Joerg Kraemer, chief economist with Commerzbank in Frankfurt, estimated that Spain had recouped half of the pre-crisis deterioration in relative labour costs, a trend that should continue because of recent reforms making pay and contracts more flexible.
The priority now, according to Catalonia’s economy minister Andreu Mas-Colell is for firms in the region to bulk up. “The bright spot in our economy is exports,” he said in an interview. “But our firms are too small. In an export-oriented economy size is important. We are too fragmented.”
In contrast to progress on external economic rebalancing, Spain is dragging its feet on reducing its budget deficit and is being punished by investors.
Ten-year government bonds yield around 6 percent, a level that is unsustainable in the long run, on concerns that Madrid will have to spend tens of billions of euros to stop the rot in its banking system.
Spanish banks have more than 180 billion euros of sour property assets on their books, and analysts fear there is worse to come as recession triggers more corporate and mortgage defaults.
The Spanish government sought to boost investor confidence on Friday by ordering banks to set aside a further 30 billion euros in loan-loss provisions, two days after taking effective control of Bankia SA, one of the leading banks. But the financial markets were unimpressed.
The attempted clean-up is the fourth, and Edward Hugh, an independent economist near Barcelona who says the government has been too slow to get to grips with the meltdown, doubts it will be the last.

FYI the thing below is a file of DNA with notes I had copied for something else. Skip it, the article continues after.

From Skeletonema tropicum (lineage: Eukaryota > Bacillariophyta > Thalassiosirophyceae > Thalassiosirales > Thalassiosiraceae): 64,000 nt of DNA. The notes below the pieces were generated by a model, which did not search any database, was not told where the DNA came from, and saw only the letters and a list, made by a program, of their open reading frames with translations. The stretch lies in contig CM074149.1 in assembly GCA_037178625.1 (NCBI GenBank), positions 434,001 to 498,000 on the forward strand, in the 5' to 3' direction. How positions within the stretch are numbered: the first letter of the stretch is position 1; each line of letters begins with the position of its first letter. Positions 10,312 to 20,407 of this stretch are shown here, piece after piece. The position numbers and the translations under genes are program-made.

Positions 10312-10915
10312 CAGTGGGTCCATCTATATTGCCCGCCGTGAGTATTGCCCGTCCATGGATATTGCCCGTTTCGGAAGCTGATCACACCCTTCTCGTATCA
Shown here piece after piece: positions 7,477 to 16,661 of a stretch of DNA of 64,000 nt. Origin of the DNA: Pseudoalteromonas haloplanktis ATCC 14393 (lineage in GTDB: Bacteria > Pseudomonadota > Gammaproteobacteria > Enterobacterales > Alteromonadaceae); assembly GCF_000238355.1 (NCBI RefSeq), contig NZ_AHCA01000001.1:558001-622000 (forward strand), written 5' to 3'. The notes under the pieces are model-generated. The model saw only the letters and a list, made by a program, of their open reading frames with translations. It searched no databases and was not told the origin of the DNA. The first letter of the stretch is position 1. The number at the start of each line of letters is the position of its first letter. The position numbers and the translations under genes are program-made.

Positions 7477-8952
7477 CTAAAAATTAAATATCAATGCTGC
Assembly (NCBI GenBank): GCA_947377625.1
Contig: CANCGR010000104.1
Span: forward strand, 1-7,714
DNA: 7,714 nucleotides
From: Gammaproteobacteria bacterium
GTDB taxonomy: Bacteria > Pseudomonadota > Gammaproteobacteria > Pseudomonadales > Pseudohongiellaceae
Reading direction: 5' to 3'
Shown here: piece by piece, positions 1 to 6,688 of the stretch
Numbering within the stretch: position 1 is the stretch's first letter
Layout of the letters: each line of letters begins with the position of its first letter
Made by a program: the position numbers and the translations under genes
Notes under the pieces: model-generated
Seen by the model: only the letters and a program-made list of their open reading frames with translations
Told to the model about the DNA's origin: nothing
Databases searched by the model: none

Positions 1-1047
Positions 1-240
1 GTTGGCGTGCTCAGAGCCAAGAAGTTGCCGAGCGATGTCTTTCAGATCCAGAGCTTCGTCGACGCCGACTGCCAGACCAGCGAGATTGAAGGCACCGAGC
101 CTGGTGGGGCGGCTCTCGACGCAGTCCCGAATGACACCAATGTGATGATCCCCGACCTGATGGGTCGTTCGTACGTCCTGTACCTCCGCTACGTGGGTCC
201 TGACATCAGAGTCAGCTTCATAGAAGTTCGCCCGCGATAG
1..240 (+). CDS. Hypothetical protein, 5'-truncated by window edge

“The key question is where the price of property is going to settle. Until we know that, it’s all guesswork,” he said.
House prices have fallen about 25 percent since 2007 and a Reuters poll published on Friday pointed to a further decline of more than 15 percent in 2012-2013.
Morgan Stanley’s base case is that banks will need 25 billion euros in capital. Royal Bank of Scotland expects a 68 billion euro shortfall over the next three years.
Roubini Global Economics sees losses ranging from 130 billion euros to 300 billion euros and attaches a 60 percent probability to the need for a sovereign bailout followed, in 2015, by a restructuring of Spain’s debt.
But the chief economist of one local bank, who requested anonymity because the government was still finalising its latest clean-up, said the extra provisioning being demanded by the market made sense only if Spain were to be stuck in recession for several years.